“It’d be nice to say, ‘Let’s go to the shops,’” she explains. She recently saw a Batgirl outfit on Asda’s website for her great-niece – a little tutu – and a friend suggested they go and look at it in person.

She hasn’t been to Asda for almost a year, she tells me. She can’t. “I’m stuck in the house 24/7.”

This sort of isolation is a common consequence of poor wheelchair provision, including for those who only need one short term. The British Red Cross warned in 2018 that a UK-wide shortage of wheelchairs was leaving as many as 4 million people a year housebound and isolated, some of whom are terminally ill and are spending the last few months of their life trapped at home.

When I next speak to Philomena, it’s the day after a rare trip outside to the opticians. Without a wheelchair, she had to walk with crutches, a portable nebulizer sitting in her handbag for when she got out of breath. She was soon paying for it: as she got home, she put her crutches down and sat on the stairs, and her husband had to help her straight to bed.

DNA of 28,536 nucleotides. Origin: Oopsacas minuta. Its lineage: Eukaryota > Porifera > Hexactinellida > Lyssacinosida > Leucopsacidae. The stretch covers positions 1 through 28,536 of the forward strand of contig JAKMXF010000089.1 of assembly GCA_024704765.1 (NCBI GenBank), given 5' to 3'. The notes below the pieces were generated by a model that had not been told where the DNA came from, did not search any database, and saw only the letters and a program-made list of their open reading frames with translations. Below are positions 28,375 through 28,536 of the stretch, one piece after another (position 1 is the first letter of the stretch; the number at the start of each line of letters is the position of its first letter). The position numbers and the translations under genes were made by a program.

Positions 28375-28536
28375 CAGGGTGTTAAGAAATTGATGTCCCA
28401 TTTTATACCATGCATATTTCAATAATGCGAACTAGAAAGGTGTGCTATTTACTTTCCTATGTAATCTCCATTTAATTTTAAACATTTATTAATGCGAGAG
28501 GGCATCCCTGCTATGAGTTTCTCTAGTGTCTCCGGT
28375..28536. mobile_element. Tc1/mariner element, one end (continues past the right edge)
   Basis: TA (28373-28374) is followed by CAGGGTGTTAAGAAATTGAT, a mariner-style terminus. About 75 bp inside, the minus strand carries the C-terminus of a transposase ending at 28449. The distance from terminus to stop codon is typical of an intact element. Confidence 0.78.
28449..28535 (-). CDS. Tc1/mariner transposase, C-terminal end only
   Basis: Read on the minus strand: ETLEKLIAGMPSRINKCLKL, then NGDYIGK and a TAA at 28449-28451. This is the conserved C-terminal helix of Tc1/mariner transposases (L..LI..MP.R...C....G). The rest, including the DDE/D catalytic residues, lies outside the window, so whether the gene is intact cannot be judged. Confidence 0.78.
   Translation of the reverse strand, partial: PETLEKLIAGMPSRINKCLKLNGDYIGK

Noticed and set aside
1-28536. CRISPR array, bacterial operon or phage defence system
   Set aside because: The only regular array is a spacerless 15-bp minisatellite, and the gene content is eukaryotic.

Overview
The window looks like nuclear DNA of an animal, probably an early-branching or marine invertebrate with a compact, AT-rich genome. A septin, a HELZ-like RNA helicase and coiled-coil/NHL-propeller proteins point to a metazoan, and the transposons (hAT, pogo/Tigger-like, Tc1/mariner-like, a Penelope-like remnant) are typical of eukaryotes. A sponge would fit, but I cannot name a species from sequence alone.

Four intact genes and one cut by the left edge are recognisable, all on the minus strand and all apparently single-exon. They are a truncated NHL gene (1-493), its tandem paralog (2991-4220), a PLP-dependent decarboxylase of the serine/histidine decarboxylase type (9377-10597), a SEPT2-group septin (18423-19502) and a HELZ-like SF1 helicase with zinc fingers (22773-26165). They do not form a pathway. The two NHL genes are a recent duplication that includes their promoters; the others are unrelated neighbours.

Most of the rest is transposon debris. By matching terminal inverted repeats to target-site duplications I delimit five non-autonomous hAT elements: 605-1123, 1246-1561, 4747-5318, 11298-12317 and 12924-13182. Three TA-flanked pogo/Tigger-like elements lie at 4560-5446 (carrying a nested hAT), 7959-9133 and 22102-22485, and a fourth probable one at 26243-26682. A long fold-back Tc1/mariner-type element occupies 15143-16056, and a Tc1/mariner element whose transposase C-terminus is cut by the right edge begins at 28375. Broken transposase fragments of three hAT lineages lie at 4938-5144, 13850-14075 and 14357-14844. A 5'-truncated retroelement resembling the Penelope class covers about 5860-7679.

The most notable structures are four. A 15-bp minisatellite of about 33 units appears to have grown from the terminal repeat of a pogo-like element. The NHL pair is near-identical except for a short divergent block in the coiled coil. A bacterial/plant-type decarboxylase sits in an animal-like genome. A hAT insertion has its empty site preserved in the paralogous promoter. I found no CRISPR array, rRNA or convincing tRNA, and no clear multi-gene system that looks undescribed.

Today, she can “barely walk”. Her arms are burning; legs “killing” her. “I feel like I’ve been run over by a bus.” It will take her days to get over the leg pains, but she tells me she’s got a hospital appointment tomorrow.

Her husband – himself recovering from a stroke – tries to reassure her, saying, “we’ll just have to hope the hospital’s got a wheelchair available.” “If my husband wasn’t there, I wouldn’t even be able to push round the ward,” she says.

Each day, Philomena lives with what you might call tantalizing independence. Even with council cuts to bus services, there’s decent public transport on her road; as she puts it, “I’m well-connected to the buses . . . if I could get to the bus stop.”